Root Maggot Control Trial Rutabga (2009-2012) and Companion Cropping Trial Rutabaga, oilseed mustard and wheat (2010-2012)- 7 pages
ROOT MAGGOT CONTROL TRIAL (2009-2012)
Root maggots (Delia radicum) represent a major problem for growers of vegetable cole crops in Saskatchewan. Maggots damage to the roots renders them less capable of delivering the water and nutrients required for optimal growth. In crops grown for their roots (rutabaga and radish), the scars left by the feeding maggots will render the roots unmarketable. Presently the standard approach to controlling maggots is to apply the insecticide chlorpyrifos (Lorsban) as a root drench on several occasions through the growing season. The timing of chlorpyrifos application(s) is targeted to correspond to the development of the maggot population. Application of chlorpyrifos must cease 30 days prior to harvest for rutabaga. Organophosphates like chlorpyrifos have been targeted for phase-out as soon as effective reduced-risk alternatives are identified.
The objectives of this project were to;
a) test new reduced-risk insecticides for potential use in root maggot management
b) look for alternatives to insecticides as a means to control root maggots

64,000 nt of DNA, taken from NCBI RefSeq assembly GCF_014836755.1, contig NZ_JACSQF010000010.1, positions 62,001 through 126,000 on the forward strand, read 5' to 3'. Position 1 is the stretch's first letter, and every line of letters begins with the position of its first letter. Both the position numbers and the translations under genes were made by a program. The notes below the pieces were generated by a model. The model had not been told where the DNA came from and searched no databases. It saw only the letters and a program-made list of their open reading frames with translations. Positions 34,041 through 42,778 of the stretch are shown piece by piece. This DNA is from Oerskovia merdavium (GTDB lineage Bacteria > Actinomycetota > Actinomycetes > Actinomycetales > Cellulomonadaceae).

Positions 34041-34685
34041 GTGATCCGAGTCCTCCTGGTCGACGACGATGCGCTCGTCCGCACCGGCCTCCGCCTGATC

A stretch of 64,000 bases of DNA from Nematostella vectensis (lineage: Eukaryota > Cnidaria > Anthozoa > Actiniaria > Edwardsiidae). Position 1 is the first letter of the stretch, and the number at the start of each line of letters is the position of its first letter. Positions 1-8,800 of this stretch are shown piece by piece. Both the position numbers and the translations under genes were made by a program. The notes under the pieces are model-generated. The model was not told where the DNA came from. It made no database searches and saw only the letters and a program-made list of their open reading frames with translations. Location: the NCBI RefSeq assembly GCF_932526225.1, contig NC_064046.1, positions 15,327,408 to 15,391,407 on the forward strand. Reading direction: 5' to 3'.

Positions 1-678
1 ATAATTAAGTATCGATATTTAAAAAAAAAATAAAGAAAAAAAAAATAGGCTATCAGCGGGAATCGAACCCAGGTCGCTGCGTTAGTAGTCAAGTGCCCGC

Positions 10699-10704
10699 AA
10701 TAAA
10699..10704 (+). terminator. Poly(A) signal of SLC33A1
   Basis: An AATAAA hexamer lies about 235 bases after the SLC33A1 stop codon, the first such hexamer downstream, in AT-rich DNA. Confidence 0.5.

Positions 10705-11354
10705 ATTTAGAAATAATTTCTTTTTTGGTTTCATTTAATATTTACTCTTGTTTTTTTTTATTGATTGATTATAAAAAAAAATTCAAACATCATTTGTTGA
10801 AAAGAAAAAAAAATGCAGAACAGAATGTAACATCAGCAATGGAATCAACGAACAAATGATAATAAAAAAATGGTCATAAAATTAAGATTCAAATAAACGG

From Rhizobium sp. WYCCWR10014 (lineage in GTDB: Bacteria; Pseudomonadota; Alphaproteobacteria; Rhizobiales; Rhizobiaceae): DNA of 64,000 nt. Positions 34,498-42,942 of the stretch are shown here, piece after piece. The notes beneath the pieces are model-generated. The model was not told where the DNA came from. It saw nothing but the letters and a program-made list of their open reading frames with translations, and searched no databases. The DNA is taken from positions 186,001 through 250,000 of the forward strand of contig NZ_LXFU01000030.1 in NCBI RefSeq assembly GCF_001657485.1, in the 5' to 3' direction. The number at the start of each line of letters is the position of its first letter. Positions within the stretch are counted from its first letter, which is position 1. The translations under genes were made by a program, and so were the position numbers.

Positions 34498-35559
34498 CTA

An insecticide testing project was conducted in 2009-2012 at the U of S Vegetable Crops Research Station in Saskatoon. Because of heavy root maggot pressure at this site, the production of vegetable cole crops is difficult – even with repeated applications of pesticides.
Each insecticide treatment consisted of two adjacent rows of rutabaga (cv.
Companion Cropping Trial (2010-2012)
Companion cropping involves mixing two or more crop species within a field in an effort to enhance productivity – with the companion crops “helping” the other crop by repelling insect pests or by providing nutrients.
Root maggot flies identify suitable hosts for egg-laying by a combination of visual cues and odour. The presence of non-host plants in the immediate vicinity of the potential host tends to “confuse” the flies, reducing egg-laying. The flies are attracted by the volatile sulphur-based compounds that give members of the Brassicacea their characteristic odour.